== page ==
Disturbing racial disparities in policing activities across B.C. revealed in B.C.’s Human Rights Commissioner’s Police Act submission

B.C.’S Human Rights Commissioner Kasari Govender on Wednesday released her submission to the Special Committee on Reforming the Police Act (SCORPA), which she says makes recommendations to address a disturbing pattern of discrimination in policing in this province.

BC’s Office of the Human Rights Commissioner’s (BCOHRC) written submission, “Equity is Safer: Human rights considerations for policing reform in British Columbia,” includes expert analysis of data from five police jurisdictions that reveals disturbing racial disparities in policing activities across B.C. The submission makes 29 recommendations for reforming policing in B.C. to reduce systemic discrimination and improve safety.

The Commissioner’s recommendations centre on:

  • realizing B.C.’s obligations to Indigenous peoples
  • implementing a human rights-based approach to the collection of disaggregated data
  • reforming the practice of street checks
  • de-tasking the police
  • improving police accountability

The report also includes expert analysis of data from the Vancouver Police Department, the Nelson Police Department and the Surrey, Duncan and Prince George RCMP detachments, which were selected to represent different communities with varied demographic populations in distinct parts of the province.

Among the findings:

  • Indigenous people are highly overrepresented in arrests or chargeable incidents in all five police services studied. For example, in Vancouver, Indigenous men are 17.3 times more likely to be arrested than their presence in the population would predict.
  • Black people are highly overrepresented in arrests or chargeable incidents in three of the five jurisdictions examined: namely, Vancouver, Surrey and Nelson. Hispanic and Arab/West Asian people are also overrepresented in many police jurisdictions.
  • People with mental health issues have frequent interaction with police services, which in turn also has a greater impact on Indigenous, Black and Arab/West Asian people. For example, in Nelson, Black people are 4.7 times more likely to appear in mental health incidents involving police than their presence in the general population would predict.
  • Indigenous women are either grossly or significantly overrepresented in arrest statistics in most jurisdictions examined in B.C., despite the fact that women are generally underrepresented in arrest statistics. In many cases, their arrest rate exceeds that of white men.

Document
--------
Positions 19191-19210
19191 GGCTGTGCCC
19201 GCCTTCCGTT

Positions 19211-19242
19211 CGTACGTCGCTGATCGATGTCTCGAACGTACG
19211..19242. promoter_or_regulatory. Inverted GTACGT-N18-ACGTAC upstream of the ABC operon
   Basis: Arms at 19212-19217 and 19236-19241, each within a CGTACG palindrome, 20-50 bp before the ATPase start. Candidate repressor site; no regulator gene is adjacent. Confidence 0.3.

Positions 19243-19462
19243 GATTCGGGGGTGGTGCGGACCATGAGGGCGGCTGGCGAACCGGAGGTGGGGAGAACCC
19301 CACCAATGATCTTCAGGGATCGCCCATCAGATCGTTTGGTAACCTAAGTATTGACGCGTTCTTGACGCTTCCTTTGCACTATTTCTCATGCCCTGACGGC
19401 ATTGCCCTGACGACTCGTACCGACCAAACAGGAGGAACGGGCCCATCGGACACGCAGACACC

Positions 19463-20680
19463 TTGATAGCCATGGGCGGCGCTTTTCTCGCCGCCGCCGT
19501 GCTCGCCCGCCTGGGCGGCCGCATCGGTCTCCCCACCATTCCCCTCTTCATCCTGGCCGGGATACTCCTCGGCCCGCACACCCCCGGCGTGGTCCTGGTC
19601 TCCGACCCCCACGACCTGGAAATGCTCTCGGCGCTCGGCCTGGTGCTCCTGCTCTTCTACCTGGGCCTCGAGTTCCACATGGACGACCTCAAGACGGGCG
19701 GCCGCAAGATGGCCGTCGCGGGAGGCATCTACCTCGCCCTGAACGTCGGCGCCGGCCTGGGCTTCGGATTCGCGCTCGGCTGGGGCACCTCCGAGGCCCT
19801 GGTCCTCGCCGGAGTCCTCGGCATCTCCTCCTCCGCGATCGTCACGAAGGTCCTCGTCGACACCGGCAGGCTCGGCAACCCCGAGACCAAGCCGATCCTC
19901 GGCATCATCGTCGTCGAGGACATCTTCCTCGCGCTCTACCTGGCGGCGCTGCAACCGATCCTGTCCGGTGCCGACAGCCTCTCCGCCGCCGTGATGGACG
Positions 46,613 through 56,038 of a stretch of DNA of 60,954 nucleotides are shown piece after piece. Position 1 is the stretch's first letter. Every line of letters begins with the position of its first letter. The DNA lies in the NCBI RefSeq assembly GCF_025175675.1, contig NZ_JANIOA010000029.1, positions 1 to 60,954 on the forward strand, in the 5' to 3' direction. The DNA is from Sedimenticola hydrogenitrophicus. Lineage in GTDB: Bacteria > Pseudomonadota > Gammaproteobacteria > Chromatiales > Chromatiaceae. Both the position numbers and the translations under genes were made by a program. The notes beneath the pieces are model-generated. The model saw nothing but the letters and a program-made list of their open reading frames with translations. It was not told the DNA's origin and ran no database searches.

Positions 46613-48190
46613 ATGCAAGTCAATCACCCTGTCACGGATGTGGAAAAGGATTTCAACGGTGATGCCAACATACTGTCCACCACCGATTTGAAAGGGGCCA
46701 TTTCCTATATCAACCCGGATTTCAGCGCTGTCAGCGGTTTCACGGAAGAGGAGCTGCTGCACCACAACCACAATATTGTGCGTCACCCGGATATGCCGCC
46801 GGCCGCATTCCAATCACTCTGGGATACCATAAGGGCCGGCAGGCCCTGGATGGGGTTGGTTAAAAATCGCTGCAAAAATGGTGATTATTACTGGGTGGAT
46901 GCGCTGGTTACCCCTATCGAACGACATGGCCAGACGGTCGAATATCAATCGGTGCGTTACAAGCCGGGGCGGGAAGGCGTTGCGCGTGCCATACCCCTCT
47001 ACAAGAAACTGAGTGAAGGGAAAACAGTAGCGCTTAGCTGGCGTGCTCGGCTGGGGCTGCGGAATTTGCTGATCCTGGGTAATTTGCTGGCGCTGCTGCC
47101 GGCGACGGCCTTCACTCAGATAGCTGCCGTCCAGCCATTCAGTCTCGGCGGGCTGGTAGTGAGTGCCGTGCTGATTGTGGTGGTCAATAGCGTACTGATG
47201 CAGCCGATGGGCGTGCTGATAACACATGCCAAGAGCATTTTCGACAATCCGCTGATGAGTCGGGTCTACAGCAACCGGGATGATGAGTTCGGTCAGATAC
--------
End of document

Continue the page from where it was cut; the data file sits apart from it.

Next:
• “Systemic racism in policing undermines community trust and safety,” Govender said. “To restore this trust, we need to reimagine the role of police in our province, including shifting our focus from the police as default responders to other community-based strategies.”Scot Wortley, professor of criminology in the Centre for Criminology and Sociolegal Studies at the University of Toronto analyzed the policing data on behalf of BCOHRC.

    “One thing is clear: profound racial disparities in police arrest and mental health statistics exist in British Columbia. These disparities demand monitoring, policy attention and action by police, government and oversight bodies to redress the disparities that this data points to,” said Wortley.

    “While this report analyzes data and numbers, it is critical to acknowledge that the data is about individuals, particularly Indigenous, Black and other racialized individuals who experience significant and long-term harm, trauma and mental health impacts as a result of police interactions and involvement in the criminal justice system,” said Govender. “This report calls for immediate and sustained action to address the structural discrimination behind these numbers and to redress the harms caused by it.”

    Concern about collection and retention of police data

    The Commissioner said she is concerned about the limitations of the police data available for research and study purposes in B.C. For example, BC RCMP is the largest policing agency in B.C. and serves 70 per cent of the population, yet they do not currently retain historical records of data for research purposes after a file is closed beyond the minimum national standard, which in some cases is just 24 months. This makes it difficult for researchers to access the kind of data needed to examine policing patterns over time. The Commissioner recommends that provincial data retention schedules be established through consultation with community.

    “The B.C. RCMP’s failure to retain historical policing data for research and study purposes is deeply troubling as it contradicts principles of transparency and accountability in policing,” Govender said.

    Support for impacted communities

    Govender added: “The data we are releasing points to a trend of over policing of racialized people in British Columbia. We recognize this information will be deeply disturbing for many people in our province to hear. This issue, while critical to examine, is extremely challenging, especially for people who have experienced or witnessed negative interactions with police or law enforcement. Members of police services who are shocked by these statistics and concerned with the conclusions drawn may also feel the need for support. British Columbians who experience distress at hearing this news or who need immediate help can access a list of crisis lines and emergency mental health supports we have compiled on our website at: bchumanrights.ca/support”


A PDF of BCOHRC’s written submission, “Equity is Safer: Human rights considerations for policing reform in British Columbia,” and links to supporting materials can be found at: bchumanrights.ca/SCORPA